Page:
Contribution of multiple processes to somatic instability
Although cell cycle pathways may be directly involved in modifying instability, some tissues (e.g. cerebellum) with a high proportion of non-proliferating cells were relatively stable. This indicated that each correlated pathway may explain a small part of the tissue instability and that the contributions of each pathway may be different for each tissue. Therefore, to investigate further the contributions of the different instability-correlated pathways, we compared the expression levels across different tissues of genes in the two most strongly correlated pathways (positive correlation). Interestingly, although 'UDP-galactose beta-N-acetylglucosamine beta-1,3-galactosyltransferase activity' was the most significantly correlated pathway (Table 2), liver which had a high instability index (5.6) showed a low level of gene expression in this pathway (Figure 8A). In addition, similar levels of gene expression in the 'adrenoceptor activity' pathway, the second most significantly correlated pathway (Table 2), occurred in hippocampus, cerebral cortex and striatum, with low (0.07), intermediate (0.98) and high (6.37) instability indices, respectively (Figure 8B). These results indicate that no single pathway can fully explain tissue-specific instability, strongly implying that somatic instability requires multiple processes that may be different in different tissues.
We have developed a novel approach for use in investigations of tissue-specific somatic HD CAG repeat instability that combines a reliable, high-throughput method for quantifying somatic instability with mathematical modeling based on gene expression data. Predictions based on our modeling were confirmed using genetic, biochemical and cell culture-based experiments, indicating the validity of our bioinformatics approach.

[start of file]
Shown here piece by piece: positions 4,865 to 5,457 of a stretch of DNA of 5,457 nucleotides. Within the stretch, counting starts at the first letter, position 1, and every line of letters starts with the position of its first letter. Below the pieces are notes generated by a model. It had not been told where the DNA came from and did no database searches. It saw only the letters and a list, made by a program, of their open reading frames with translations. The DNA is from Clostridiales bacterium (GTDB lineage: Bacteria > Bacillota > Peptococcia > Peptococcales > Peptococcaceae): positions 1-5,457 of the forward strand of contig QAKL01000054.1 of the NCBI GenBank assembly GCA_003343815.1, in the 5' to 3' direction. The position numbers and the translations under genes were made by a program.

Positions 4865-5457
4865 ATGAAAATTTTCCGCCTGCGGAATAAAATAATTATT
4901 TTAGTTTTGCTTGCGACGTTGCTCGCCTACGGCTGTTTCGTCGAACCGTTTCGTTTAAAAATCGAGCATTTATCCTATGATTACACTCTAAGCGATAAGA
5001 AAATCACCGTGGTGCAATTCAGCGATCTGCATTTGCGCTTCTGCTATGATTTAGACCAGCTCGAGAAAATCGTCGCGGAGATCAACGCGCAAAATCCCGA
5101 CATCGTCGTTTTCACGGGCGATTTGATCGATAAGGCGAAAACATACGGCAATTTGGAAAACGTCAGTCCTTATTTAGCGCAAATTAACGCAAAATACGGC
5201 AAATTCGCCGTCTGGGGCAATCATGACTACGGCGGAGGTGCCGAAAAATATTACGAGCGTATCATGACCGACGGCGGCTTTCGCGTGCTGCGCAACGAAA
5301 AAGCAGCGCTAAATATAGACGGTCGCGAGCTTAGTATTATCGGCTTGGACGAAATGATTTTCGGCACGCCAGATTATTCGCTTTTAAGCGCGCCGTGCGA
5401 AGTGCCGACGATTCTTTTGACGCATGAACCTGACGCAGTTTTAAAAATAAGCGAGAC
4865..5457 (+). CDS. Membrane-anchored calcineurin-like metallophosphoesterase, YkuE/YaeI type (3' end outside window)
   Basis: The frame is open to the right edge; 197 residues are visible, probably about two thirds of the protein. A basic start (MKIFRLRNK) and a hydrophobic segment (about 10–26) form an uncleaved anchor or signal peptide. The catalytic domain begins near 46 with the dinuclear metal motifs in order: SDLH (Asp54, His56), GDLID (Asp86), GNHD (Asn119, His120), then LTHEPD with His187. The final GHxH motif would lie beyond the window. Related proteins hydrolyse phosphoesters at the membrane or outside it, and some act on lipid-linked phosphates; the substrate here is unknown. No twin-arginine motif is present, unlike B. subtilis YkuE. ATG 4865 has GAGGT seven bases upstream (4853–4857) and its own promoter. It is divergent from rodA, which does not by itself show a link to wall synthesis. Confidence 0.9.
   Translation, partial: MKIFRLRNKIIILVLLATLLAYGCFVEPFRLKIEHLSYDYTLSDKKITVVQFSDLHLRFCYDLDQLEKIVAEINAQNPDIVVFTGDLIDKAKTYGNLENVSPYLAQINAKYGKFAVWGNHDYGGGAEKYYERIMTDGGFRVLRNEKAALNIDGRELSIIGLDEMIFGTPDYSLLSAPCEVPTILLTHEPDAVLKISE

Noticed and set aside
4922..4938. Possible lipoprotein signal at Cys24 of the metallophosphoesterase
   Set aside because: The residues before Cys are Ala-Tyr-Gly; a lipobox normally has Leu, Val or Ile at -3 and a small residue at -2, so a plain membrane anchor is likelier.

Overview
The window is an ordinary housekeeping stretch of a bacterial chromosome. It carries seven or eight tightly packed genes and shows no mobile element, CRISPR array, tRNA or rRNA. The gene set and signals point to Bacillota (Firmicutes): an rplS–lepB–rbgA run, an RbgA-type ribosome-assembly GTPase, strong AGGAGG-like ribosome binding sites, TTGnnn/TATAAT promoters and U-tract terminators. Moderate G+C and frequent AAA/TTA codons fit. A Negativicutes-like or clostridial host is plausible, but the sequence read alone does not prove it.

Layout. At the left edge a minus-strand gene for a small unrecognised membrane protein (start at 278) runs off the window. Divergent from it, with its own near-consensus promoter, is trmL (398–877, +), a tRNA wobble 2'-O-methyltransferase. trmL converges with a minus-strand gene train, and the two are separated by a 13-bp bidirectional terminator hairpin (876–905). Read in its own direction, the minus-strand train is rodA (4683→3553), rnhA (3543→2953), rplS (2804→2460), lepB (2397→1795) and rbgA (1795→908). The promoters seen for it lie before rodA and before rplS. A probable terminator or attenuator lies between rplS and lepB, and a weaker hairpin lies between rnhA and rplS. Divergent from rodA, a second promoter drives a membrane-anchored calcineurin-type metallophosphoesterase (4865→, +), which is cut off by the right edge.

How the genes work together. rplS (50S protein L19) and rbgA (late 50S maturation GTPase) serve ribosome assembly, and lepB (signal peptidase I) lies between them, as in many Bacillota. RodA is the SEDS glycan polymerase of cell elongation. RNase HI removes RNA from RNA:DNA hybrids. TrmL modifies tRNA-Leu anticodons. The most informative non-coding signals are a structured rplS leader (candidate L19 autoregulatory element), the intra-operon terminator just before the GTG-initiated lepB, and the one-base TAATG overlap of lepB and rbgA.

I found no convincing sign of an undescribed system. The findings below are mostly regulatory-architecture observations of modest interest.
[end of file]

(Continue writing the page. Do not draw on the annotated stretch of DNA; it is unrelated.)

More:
It has been proposed that somatic instability may be a consequence of disease pathogenesis , potentially explaining the striatal specificity of somatic expansion in HD. Our results directly demonstrate that HD pathogenesis does not explain the tissue specificity of HD CAG instability. In addition, DNA repair proteins have been found to be essential factors for somatic instability of trinucleotide repeats [7, 8, 11–16]. However, here we demonstrate that differences in expression levels of DNA repair genes do not underlie the tissue-specific differences in HD CAG instability. In addition, Hdh expression levels did not correlate with instability index in tissues (data not shown), confirming observations that although transcription through expanded repeats may be important in somatic instability , tissue-specific patterns are not reflected in the steady state levels of Hdh mRNA. Alternatively, our study suggests new pathways, notably metabolism, neurotransmitter, and cell cycle that may contribute, in combination, to the level of somatic instability in different tissues, providing a starting point to identify additional factors that contribute to somatic instability. Notably, there was no predominant factor that could explain the tissue-specificity of HD CAG instability, suggesting that patterns of instability are determined by the combined effects/interactions of many genes.
Somatic instability of trinucleotide repeats not only requires trans-acting factors, but has also been shown to depend on cis-acting sequences . Thus, while certain tissues are more predisposed to somatic expansion, the expandability of a particular repeat in a particular tissue is further modified by its context. This could at least in part explain differences in the precise tissue patterns of somatic expansion in different diseases [2, 29]. It would therefore be of interest to determine instability-correlated gene expression signatures and instability-correlated biological pathways for other trinucleotide repeat diseases. Instability-correlated genes/pathways that are shared between diseases would provide further insight into fundamental aspects of tissue-specific instability.